I have pictures of Dave Levy in his swimsuit pasted up all over my office.
Well the issue, also, here, is that we're talking about the WORKPLACE. It's not necessarily a bad thing to express yourself in your professional space, but perhaps it's worth investigating why you feel so strongly that you need to.
Still, I agree with Tim, in that it can be a nice efficiency in getting to know the people your working with. But there are lines that are dangerous to cross... political ones, for example. Saves those for the after work get to know you bar fights.
That male student will understand the point when you drop a D- on his report card.
No wonder they call you "The Iron Fist".
Linda, it's me! We're alike in many ways, but me and Tim ARE different people :)
Totally agree on the political line. It's one people seem to cross more than others (at least at places I've worked). Even when I agree with you, I'd rather save those conversations for after hours.
A non-trivial, non-opinion note: the workplace display of "demeaning" pictues of women can lead to very serious trouble for the employer and the employee - it's called sexual harassment. (Hostile work environment.) At a major studio it could lead to immediate and non-appealable termination of employment for the worker posting the pictures. Trust me on that.
Note that pictures that are "demeaning" to other demographic cohorts can also be cause for termination, depending on the employment practices of the particular employer, etc.
It is not wise for employees to think of their workspace as "their" space - it isn't.
While I might debate certain sections in your book, which I thought was excellent overall, the swimsuit section is not one of them.
The real issue here is why did you share your swimsuit photos with Elliot and not with me? Can't I at least get a jpeg?
Mike... how did I mess that up when you name was right there when I wrote my post??? Sheesh. Thank goodness your brother's as cool as you are so it can't be taken as an insult.
Buzz makes a great point on which I wish to elaborate. Not only does it put you and your employer at risk legally, it also puts your producer in the position to have to make a reprimand. It's true that Producers are there to protect you from big, bad, scary departments like Legal and to keep the workplace safe and comfortable for all. But why make more work for them?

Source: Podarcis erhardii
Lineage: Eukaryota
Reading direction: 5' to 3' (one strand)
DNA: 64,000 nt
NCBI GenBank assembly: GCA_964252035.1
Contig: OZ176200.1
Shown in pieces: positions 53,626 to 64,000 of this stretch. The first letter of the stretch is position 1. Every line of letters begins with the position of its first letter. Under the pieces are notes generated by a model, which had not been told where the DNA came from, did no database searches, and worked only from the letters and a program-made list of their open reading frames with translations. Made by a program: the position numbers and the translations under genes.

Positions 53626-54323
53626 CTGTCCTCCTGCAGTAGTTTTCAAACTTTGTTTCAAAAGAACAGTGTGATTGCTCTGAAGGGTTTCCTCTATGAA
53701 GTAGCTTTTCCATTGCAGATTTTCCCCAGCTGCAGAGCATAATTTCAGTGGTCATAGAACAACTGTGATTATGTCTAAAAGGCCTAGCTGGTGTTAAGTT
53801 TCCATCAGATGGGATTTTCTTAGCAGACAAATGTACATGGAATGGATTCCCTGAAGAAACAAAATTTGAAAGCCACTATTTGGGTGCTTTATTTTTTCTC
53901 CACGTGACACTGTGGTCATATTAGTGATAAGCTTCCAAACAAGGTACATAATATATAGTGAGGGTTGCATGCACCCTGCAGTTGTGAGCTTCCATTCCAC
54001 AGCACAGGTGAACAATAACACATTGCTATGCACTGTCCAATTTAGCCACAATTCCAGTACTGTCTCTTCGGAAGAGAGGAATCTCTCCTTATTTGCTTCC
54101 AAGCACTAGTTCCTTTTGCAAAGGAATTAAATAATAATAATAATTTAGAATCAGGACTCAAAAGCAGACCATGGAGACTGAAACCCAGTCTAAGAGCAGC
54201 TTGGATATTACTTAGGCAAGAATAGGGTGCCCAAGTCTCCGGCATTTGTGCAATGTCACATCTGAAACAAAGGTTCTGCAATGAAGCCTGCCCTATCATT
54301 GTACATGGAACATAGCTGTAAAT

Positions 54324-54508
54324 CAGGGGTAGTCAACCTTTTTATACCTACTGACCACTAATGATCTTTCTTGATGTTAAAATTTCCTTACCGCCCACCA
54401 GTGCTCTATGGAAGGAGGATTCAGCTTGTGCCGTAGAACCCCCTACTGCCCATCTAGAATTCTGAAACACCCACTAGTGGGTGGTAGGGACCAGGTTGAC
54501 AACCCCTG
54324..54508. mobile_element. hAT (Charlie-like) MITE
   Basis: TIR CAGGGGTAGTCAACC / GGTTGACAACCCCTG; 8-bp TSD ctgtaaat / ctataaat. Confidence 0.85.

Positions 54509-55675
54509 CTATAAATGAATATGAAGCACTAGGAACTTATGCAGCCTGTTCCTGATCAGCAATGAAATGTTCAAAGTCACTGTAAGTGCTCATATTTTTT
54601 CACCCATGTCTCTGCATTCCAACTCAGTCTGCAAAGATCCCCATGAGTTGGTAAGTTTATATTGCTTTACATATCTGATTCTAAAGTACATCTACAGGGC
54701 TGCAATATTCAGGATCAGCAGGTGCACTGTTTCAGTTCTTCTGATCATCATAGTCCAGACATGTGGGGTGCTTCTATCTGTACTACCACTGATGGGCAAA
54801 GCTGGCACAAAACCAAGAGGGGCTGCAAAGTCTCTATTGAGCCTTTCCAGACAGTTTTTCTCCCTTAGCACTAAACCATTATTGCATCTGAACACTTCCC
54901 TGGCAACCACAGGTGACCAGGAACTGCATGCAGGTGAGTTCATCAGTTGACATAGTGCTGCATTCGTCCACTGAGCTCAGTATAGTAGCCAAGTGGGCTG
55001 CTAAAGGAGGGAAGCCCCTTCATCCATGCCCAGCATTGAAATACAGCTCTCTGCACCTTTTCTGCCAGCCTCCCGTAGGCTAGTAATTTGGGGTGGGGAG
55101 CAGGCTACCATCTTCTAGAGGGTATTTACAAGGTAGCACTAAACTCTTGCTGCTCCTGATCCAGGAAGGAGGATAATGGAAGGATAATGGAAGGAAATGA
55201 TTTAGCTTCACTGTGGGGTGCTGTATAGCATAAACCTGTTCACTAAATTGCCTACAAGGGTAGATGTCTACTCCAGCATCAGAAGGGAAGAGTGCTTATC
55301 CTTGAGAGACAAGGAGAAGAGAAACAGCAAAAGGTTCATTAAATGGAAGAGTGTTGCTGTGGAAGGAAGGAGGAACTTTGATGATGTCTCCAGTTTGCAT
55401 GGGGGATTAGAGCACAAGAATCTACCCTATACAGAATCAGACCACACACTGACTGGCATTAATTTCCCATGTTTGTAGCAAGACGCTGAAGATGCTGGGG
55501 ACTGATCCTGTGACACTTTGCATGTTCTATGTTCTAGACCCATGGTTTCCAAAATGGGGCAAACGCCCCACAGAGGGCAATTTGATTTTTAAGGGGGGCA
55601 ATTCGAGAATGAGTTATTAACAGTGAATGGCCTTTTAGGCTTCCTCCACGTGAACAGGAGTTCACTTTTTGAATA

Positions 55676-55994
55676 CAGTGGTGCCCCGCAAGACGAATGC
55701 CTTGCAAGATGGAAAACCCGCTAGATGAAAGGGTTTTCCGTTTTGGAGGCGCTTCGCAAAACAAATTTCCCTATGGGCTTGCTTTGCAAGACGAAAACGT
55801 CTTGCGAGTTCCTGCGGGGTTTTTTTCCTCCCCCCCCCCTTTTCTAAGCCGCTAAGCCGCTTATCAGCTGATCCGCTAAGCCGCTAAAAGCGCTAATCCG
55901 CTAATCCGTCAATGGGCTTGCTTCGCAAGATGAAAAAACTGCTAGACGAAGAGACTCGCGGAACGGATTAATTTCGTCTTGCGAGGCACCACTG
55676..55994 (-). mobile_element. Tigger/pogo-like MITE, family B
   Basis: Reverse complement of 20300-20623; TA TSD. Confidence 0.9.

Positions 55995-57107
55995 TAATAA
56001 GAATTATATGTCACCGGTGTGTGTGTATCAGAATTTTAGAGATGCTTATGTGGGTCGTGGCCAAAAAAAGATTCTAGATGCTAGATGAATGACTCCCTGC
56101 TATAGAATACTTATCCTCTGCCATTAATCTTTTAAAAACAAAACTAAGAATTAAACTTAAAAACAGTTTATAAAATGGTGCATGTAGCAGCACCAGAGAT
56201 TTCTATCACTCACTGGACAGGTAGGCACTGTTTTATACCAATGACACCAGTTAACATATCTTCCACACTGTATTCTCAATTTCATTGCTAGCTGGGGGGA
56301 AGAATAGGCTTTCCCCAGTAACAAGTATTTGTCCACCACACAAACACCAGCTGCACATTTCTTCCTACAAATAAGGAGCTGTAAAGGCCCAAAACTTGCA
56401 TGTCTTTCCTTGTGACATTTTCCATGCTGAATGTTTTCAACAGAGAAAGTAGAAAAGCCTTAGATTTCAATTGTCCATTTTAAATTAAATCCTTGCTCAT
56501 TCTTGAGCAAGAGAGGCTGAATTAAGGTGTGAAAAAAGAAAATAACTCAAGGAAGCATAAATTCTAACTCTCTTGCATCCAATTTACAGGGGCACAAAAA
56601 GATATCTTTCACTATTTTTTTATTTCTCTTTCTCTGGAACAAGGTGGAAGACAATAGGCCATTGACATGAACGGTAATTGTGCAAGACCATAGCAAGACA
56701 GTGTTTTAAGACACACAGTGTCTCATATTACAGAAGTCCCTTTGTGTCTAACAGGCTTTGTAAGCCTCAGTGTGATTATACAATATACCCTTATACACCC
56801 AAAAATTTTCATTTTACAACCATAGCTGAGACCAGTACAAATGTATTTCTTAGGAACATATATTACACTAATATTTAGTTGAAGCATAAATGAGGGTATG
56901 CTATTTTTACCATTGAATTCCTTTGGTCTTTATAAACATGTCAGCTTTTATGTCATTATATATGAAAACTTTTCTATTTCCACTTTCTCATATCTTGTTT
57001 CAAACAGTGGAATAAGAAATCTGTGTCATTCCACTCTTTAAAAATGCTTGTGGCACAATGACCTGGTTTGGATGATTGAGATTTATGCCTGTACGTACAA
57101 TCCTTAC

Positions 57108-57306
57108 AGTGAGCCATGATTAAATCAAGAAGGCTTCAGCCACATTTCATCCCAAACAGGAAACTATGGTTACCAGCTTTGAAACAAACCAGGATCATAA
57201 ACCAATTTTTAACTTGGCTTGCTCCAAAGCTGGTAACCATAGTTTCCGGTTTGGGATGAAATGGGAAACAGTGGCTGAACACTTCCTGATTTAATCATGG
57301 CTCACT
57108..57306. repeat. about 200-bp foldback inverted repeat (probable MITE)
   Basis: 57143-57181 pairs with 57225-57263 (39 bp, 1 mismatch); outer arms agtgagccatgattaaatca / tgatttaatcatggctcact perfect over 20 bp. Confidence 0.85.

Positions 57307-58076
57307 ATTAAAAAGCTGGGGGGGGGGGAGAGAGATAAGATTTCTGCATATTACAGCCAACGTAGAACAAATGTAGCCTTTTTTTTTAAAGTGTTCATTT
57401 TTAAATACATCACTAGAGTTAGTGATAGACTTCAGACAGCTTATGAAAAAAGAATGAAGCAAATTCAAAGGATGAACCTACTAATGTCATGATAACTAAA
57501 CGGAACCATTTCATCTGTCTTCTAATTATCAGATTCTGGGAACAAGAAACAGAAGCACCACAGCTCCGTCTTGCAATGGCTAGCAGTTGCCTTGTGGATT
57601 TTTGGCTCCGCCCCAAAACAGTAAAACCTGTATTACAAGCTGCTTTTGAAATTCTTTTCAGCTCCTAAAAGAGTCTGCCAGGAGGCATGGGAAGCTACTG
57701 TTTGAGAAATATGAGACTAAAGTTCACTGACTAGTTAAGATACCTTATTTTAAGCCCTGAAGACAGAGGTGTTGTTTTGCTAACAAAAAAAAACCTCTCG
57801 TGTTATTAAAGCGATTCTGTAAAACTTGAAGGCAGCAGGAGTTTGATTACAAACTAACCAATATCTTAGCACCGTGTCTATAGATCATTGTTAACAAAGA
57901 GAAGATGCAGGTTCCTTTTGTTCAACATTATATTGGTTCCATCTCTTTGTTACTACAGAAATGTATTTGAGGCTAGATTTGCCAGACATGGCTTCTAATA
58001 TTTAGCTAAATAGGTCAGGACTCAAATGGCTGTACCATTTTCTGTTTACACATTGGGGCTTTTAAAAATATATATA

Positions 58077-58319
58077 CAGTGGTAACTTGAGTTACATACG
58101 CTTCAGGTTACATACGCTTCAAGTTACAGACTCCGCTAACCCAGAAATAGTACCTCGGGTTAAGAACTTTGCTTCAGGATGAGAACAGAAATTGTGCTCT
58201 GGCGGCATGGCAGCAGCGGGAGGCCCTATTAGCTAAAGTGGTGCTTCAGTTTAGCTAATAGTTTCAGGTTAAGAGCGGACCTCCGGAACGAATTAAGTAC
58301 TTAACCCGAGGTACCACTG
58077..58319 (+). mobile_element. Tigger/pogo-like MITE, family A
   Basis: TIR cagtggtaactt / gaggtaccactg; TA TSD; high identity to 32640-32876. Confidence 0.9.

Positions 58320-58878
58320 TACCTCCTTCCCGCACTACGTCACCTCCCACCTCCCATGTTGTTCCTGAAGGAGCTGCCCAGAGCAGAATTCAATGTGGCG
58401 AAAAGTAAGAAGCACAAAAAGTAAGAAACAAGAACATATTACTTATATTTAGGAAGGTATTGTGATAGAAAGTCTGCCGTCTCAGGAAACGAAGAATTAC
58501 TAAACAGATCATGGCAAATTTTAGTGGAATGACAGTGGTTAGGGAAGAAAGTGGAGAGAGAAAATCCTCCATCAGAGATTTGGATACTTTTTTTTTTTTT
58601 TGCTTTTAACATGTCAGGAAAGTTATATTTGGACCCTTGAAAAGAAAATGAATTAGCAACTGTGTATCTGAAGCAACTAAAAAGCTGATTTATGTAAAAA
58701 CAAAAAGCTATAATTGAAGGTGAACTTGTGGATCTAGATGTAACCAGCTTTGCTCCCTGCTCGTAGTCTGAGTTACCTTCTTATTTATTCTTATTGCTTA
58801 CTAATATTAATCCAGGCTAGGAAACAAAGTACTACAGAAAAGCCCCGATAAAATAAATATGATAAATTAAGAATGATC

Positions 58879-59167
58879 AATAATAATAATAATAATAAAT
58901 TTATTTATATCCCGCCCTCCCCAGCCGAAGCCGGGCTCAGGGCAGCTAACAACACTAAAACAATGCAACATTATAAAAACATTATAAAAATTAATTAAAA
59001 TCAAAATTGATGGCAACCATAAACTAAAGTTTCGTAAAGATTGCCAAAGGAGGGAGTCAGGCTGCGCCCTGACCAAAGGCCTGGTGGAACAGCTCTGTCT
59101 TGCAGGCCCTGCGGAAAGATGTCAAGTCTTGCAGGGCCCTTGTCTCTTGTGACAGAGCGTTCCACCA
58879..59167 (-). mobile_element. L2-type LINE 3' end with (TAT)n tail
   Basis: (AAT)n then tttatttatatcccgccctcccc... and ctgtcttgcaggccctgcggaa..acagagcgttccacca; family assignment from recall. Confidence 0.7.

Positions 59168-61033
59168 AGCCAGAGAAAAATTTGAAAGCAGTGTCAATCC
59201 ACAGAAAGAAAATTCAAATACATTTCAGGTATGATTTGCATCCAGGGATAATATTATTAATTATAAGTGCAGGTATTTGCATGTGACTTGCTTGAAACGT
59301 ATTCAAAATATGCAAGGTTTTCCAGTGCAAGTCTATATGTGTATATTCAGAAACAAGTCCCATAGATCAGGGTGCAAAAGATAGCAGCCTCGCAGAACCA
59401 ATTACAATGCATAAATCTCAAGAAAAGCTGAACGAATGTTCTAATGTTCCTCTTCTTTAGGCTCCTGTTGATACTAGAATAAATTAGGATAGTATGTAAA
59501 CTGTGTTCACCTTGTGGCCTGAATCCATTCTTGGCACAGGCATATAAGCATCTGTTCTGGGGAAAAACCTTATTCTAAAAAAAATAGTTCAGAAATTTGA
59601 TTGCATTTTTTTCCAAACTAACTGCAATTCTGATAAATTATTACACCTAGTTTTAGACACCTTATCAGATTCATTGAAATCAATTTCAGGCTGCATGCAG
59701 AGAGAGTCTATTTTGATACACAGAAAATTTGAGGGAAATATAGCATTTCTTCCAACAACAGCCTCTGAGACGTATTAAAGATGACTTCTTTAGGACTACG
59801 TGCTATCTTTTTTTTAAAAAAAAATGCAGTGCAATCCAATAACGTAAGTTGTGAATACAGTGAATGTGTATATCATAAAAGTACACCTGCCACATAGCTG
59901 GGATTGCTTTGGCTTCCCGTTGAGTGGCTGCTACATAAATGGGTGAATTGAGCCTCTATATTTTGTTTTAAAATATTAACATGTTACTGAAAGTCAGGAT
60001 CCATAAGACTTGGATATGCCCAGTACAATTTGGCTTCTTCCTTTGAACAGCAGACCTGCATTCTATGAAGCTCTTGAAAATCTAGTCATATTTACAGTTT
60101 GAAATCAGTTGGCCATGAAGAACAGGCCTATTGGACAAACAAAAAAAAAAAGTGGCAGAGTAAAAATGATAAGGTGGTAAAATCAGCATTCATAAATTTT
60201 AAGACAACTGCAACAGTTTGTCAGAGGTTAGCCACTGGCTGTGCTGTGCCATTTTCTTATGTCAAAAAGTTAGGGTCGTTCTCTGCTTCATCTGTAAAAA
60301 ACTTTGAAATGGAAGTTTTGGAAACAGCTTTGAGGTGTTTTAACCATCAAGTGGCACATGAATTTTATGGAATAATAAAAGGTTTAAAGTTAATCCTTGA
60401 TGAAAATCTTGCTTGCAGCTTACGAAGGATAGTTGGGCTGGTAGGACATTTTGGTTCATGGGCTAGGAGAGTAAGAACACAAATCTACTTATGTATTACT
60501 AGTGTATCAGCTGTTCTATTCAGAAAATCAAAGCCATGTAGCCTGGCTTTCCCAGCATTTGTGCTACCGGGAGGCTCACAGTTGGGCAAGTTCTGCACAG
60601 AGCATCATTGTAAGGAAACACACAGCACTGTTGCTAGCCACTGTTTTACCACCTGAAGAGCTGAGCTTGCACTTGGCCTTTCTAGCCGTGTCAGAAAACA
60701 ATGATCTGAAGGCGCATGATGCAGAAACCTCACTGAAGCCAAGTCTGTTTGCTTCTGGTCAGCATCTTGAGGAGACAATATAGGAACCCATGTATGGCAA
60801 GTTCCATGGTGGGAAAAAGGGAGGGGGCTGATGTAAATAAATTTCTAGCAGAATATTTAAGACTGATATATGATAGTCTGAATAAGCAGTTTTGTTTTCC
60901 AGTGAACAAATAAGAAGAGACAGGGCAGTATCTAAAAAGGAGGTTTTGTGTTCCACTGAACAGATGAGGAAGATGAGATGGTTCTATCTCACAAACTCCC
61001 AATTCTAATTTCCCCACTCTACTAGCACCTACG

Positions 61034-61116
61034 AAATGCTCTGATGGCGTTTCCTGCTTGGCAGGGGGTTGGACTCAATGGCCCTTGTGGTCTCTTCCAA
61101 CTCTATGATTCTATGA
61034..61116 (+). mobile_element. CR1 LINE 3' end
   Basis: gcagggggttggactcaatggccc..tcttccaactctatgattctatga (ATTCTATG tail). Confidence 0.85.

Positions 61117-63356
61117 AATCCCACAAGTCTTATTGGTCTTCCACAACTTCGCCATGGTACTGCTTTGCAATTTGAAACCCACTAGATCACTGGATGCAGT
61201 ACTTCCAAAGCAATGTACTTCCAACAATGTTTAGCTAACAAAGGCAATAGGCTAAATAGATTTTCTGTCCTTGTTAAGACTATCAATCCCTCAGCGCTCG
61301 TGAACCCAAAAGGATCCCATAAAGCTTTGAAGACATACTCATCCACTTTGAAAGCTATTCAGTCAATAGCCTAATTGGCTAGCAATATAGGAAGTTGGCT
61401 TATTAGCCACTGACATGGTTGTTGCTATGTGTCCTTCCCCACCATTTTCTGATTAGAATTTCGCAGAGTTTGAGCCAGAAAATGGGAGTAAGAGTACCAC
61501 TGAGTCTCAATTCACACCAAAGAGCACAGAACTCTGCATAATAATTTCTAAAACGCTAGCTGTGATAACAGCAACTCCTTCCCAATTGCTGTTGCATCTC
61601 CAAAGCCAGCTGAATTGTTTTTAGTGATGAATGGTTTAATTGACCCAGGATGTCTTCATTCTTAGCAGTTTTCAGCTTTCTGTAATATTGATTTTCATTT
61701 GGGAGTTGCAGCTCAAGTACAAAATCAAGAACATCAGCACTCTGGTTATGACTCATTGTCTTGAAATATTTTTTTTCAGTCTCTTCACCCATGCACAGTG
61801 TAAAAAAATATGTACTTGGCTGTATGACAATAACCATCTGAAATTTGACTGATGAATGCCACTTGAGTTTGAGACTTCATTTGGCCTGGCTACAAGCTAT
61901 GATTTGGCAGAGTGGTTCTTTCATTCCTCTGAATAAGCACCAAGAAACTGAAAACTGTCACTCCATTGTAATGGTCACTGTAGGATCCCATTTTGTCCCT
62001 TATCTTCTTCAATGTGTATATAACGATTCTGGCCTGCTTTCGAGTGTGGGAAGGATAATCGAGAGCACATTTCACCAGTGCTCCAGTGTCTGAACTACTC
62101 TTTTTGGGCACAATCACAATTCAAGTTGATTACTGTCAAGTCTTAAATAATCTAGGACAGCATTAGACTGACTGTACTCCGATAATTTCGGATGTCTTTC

To provide balance on the legal issue, say a woman was demoted, or even terminated because the men in her office were offended that she had a swimsuit photo of Daniel Craig on her desktop, does she have a case? (Although in reality, if a woman really had a swimsuit photo like that, many men, far from being offended, would probably find it amusing, and feel encouraged to flirt with her. Yes I know, we're pigs.)
But the message I got from Dave's anecdote was to pick and choose your battles, whether you are committing a social faux pas or not.
Interesting thoughts. Well, except Elliot. : )
This is very much a "common sense" type of issue. It's never a good idea to offend anyone in the workplace if you can avoid it. Won't that always impact us in a negative way? And as Buzz pointed out, there can be very real legal implications for an employee and an employer.
We have our whole lives outside of work to express ourselves. This should be a trap that is easy to avoid.
That kid needs to be told "sex doesn't belong at work; it belongs at home" regardless if he thinks bikini ladies on a computer desktop is offensive to others or not (which, if he doesn't realize that at that age, there's not much hope).
It's true that places that work on material of certain themes and intensities, like Super Jail, have an obvious atmosphere that will definitely have complimentary decor (I mean, if you were working for Playboy, the idea would go along naturally). But there's a vast majority of neutral work places where very specific tastes of life are bad show.
I'm glad this subject was in your book, Dave, though it's too bad some need that common sense reminder for workplace etiquette.
I consider work station decorations points of inspiration (wow...what a sentence!), so when someone has SI Swimsuit Edition themed screen saver at a studio for youth programing...that's inspiration in the wrong place!!
You (and your class) present some very interesting points. It's important to express yourself in the workplace, but I agree that if it makes part of your team uncomfortable, what good are you really doing? Thanks for posting about this. :)